A question often posed to me by songwriters is when to copyright their songs. Under United States law, a work is protected by copyright if meets sufficient standards of originality and is “fixed in a tangible medium of expression.” (17 U.S. Code § 102) If these requirements are met, then the work is technically protected under copyright law.
However, without federal copyright registration, the work will not receive the additional benefits of registration, such as the ability to sue for copyright infringement. Therefore, I always recommend that clients register their works with the Copyright Office.
Depending on the situation, though, the timing of when to actually register a work might vary. Here are a few guidelines to help you out.
1. If the song isn’t finished yet
If you've written a song but it's not finished or you think it may require changes later on, it's best to wait until the song is actually complete before registering it with the Copyright Office. If you register an unfinished song, then another copyright application will need to be filed when the song is finished in order to cover the additional changes made to the song.
This applies to co-writing with others as well as writing a song on your own. The exception to this is when someone is submitting, performing, or otherwise releasing these unfinished versions, as explained more below.
2. If you're submitting the song for placement
If you write songs for other artists, submit demos to companies seeking a potential deal, or submit songs for possible licensing and placement opportunities, then you should have your work registered before submitting the songs. You want to already have the presumption of ownership and protections offered by federal registration. That way, if you submit a song to someone – like a producer or label – and then something just too similar shows up on an album for one of their artists, you can sue for infringement.
Opinions on this point may differ for those who regularly churn out songs specifically for submissions or for other artists to record. Some argue that it's too expensive and time intensive to copyright every single song they're writing, and would rather focus on just registering the songs that actually get cut. As an attorney, I do have to point out that there is some risk-taking in this philosophy and would rather things be registered than not. However, the ultimate decision lies with the songwriter.
3. If you're planning on releasing a single
If you're not pre-releasing or sharing a new song before the official release date, then the time to copyright it is when the single is officially released. This is because copyright registration requires a publication date, and if the work is unpublished at the time of registration, then the application will have to be filed as unpublished, and another application will have to be filed when the work is published. Not only is this twice the work, but it also will require an additional filing.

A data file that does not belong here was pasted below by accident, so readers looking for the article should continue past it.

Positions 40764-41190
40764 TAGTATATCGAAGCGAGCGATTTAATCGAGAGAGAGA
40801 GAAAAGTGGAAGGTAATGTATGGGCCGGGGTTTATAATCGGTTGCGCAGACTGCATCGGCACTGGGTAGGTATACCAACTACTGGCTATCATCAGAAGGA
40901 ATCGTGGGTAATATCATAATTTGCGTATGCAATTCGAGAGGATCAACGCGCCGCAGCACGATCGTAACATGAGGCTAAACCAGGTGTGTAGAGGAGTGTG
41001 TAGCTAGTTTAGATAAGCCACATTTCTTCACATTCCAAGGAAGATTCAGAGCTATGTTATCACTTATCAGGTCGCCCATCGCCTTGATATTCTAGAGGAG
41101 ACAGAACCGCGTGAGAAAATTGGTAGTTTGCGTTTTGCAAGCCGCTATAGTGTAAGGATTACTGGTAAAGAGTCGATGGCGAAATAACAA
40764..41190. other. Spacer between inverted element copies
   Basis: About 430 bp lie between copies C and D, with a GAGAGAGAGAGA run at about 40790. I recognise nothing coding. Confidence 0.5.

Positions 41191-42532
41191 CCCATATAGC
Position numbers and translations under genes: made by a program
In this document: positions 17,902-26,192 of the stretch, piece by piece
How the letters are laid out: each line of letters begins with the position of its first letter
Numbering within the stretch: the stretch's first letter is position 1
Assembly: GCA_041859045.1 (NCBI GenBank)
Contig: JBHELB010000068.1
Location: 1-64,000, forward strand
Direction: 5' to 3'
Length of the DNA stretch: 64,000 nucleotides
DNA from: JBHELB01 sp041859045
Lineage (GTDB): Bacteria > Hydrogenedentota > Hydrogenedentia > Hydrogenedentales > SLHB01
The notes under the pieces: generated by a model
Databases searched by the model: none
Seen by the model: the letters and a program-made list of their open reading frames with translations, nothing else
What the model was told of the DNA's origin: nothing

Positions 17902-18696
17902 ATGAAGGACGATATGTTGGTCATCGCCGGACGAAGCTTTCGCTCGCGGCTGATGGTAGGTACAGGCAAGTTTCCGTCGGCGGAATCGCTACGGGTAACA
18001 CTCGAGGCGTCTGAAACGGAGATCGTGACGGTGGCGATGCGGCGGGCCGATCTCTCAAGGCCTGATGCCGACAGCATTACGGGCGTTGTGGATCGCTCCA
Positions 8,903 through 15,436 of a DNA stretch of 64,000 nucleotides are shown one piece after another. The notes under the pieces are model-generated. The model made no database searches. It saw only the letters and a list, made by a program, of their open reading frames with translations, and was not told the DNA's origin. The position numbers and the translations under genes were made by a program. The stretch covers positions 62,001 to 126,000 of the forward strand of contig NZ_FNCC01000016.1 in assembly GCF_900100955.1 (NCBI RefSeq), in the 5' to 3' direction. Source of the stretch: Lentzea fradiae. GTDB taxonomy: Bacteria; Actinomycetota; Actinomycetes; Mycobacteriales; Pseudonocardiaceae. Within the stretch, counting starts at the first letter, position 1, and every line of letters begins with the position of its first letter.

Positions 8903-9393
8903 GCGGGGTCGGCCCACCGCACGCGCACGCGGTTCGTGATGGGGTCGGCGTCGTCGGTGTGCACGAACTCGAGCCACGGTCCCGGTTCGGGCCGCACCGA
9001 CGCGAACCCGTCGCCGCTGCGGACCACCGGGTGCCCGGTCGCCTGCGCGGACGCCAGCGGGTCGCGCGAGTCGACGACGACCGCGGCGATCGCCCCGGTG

4. If you're planning on releasing an EP or album
A group of songs or masters, such as those appearing on an album together, can be copyrighted as a group. The fee ($55) is a little higher than a single-work application ($35), but registering as a group is less expensive than registering each work individually. It's also less labor intensive than doing individual applications for a group of titles.
You can follow this guide to register your own works, but if you anticipate potential issues between co-writers or you're not sure how certain portions of the work were acquired, it's sometimes a safer bet to have an experienced music attorney or service like Indie Artist Resource* handle the registration process for you.
*Copyright registration services offered by Indie Artist Resource are for California residents only.
Disclaimer: This article is for educational and informational purposes only and not for the purpose of providing legal advice. The content contained in this article is not legal advice or a legal opinion on any specific matter or matters. This article does not constitute or create an attorney-client relationship between Erin M. Jacobson, Esq. and you or any other user. The law may vary based on the facts or particular circumstances or the law in your state. You should not rely on, act, or fail to act, upon this information without seeking the professional counsel of an attorney licensed in your state.
If this article is considered an advertisement, it is general in nature and not directed towards any particular person or entity.
Next up: Copyright Essentials: What Every Musician Should Know
Erin M. Jacobson is a practicing music attorney, experienced deal negotiator, and seasoned advisor of intellectual property rights. She protects clients ranging from Grammy and Emmy Award winners to independent artists, record labels, music publishers, and production companies. Ms. Jacobson also owns and oversees all operations for Indie Artist Resource, the independent musician’s resource for legal and business protection offering template contracts, consultations, and other services designed to meet the unique needs of independent musicians.